• reporting to responsible ministers on the result of any internal audits;
  • provision of any audit results to the Privacy Commissioner of Canada, the Security Intelligence Review Committee, or provincial privacy commissioners, as appropriate; or
  • provision for the Privacy Commissioner and SIRC to conduct audits related to the release of CNA information.

Under no option being examined would TSPs be compelled to track the actions of customers or to collect information about them in the absence of necessary court authorizations governing such activity in Canada, nor would law enforcement or national security agencies be permitted to obtain the content of a customer’s communications without such authorizations.

  • Conclusion
  • Officials plan to meet with a range of interested parties in September, 2007 to discuss the issues raised in this paper.
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    Thursday, September 13, 2007

    Government moving to access personal info, sparking privacy fears 

    The CBC has a lengthy piece on the quiet consultation I referred to the other day (Canadian Privacy Law Blog: Public Safety Canada Quietly Launches Lawful Access Consultation):

    Government moving to access personal info, sparking privacy fears

    Government agencies are moving to gain access to telephone and internet customers' personal information without first getting a court order, according to a document obtained by that is raising privacy issues.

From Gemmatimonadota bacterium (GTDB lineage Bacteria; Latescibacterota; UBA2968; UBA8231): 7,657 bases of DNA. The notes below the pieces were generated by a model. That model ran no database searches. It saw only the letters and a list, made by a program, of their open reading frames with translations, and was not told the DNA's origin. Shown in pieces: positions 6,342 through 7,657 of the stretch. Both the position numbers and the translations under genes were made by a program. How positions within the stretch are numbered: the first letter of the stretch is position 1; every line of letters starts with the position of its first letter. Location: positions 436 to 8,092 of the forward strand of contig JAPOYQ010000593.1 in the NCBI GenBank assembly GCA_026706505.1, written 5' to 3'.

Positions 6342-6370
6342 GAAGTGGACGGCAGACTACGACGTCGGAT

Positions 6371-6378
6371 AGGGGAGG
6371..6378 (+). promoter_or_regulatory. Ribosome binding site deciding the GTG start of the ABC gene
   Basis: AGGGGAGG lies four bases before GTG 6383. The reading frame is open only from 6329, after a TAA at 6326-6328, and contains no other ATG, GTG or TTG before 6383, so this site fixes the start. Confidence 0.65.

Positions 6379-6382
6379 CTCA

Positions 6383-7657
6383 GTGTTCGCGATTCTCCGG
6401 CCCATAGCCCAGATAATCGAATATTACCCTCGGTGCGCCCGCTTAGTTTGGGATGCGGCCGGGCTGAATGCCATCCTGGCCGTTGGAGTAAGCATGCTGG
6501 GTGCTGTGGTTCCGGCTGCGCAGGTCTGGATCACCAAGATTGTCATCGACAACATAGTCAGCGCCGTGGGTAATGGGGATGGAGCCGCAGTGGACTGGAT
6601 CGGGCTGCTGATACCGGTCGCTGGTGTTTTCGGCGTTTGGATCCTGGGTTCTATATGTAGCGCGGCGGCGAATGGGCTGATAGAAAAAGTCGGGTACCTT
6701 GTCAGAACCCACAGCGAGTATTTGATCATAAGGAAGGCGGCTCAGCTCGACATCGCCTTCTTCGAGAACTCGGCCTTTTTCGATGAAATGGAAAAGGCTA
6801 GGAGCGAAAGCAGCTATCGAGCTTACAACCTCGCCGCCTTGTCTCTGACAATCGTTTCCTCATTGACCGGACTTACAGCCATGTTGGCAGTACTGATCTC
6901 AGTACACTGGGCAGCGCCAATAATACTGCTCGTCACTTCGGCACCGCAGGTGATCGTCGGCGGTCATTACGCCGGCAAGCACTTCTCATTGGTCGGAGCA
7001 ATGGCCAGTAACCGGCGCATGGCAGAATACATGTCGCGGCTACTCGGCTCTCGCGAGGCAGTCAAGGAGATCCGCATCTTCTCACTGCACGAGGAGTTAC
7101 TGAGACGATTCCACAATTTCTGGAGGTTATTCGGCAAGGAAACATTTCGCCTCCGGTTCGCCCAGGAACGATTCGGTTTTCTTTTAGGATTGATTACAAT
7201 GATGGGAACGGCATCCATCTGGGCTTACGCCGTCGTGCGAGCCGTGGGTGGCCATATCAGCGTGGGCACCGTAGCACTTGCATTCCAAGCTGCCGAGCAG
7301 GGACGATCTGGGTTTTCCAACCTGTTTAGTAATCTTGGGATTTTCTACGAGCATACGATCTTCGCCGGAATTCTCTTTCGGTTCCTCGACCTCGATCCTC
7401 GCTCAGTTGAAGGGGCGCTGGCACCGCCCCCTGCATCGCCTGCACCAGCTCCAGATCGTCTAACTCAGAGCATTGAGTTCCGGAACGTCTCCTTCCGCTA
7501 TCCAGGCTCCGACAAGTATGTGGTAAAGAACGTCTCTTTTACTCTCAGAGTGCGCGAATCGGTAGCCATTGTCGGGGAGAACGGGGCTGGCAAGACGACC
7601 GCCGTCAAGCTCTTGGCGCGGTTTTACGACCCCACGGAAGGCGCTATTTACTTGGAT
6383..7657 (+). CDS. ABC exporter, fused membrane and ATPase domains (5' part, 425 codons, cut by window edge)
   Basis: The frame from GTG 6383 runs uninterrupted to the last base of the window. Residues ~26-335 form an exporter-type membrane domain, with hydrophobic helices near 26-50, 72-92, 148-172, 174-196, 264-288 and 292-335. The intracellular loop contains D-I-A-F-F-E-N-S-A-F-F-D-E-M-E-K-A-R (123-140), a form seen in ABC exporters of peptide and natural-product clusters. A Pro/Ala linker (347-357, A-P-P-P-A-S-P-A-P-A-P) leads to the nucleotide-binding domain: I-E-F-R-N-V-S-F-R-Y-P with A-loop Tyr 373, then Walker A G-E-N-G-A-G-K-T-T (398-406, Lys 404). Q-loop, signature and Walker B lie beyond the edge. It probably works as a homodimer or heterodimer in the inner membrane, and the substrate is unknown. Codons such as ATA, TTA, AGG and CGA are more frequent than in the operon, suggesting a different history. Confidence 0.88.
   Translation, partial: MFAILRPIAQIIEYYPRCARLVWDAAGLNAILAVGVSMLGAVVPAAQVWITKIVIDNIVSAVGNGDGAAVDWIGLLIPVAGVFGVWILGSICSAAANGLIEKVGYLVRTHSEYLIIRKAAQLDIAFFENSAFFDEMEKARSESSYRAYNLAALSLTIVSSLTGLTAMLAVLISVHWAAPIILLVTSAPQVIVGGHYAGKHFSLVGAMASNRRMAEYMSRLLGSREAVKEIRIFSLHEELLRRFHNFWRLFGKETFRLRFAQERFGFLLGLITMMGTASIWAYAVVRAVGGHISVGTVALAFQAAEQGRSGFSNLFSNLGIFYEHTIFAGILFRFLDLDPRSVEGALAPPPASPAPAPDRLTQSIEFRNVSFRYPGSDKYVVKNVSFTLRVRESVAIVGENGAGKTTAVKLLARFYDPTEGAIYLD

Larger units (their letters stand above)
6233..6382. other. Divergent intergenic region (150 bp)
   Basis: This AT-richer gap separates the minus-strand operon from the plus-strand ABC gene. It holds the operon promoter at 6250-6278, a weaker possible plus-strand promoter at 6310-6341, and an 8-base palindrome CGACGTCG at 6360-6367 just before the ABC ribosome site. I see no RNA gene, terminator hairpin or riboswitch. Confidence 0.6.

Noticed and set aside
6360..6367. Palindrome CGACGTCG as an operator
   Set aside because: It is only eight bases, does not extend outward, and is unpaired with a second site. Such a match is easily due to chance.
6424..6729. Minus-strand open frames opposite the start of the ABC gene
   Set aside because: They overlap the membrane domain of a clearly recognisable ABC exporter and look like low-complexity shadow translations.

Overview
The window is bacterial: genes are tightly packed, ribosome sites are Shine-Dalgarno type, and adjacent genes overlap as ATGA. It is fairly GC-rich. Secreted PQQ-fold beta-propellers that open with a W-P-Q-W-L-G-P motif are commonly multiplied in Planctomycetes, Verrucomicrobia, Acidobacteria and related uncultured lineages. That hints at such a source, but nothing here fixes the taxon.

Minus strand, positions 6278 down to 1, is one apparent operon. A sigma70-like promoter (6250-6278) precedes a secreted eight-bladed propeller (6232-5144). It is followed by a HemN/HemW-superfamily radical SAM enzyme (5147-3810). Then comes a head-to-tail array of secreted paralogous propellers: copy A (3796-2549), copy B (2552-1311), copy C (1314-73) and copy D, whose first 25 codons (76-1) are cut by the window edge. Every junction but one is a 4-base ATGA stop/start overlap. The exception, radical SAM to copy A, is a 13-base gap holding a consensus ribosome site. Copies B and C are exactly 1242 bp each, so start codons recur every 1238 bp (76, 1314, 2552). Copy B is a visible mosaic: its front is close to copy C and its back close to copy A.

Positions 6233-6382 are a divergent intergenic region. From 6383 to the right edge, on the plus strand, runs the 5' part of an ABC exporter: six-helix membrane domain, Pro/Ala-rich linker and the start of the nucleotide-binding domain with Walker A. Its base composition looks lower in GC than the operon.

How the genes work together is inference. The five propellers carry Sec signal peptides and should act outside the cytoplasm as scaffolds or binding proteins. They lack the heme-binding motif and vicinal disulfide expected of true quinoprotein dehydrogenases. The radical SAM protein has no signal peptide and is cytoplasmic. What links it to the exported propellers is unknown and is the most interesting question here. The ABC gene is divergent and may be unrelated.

Public Safety Canada and Industry Canada have begun a consultation on how law enforcement and national security agencies can gain lawful access to customers' information. The information would include names, addresses, land and cellphone numbers, as well as additional mobile phone identification, such as a device serial number and a subscriber identity module (SIM) card number.

    The consultation also seeks input on access to e-mail addresses and IP addresses. An IP address is a number that can be used to identify a computer's location.

    The document says the objective of the consultation is to provide law enforcement and national security agencies with the ability to obtain the information while protecting the privacy of Canadians.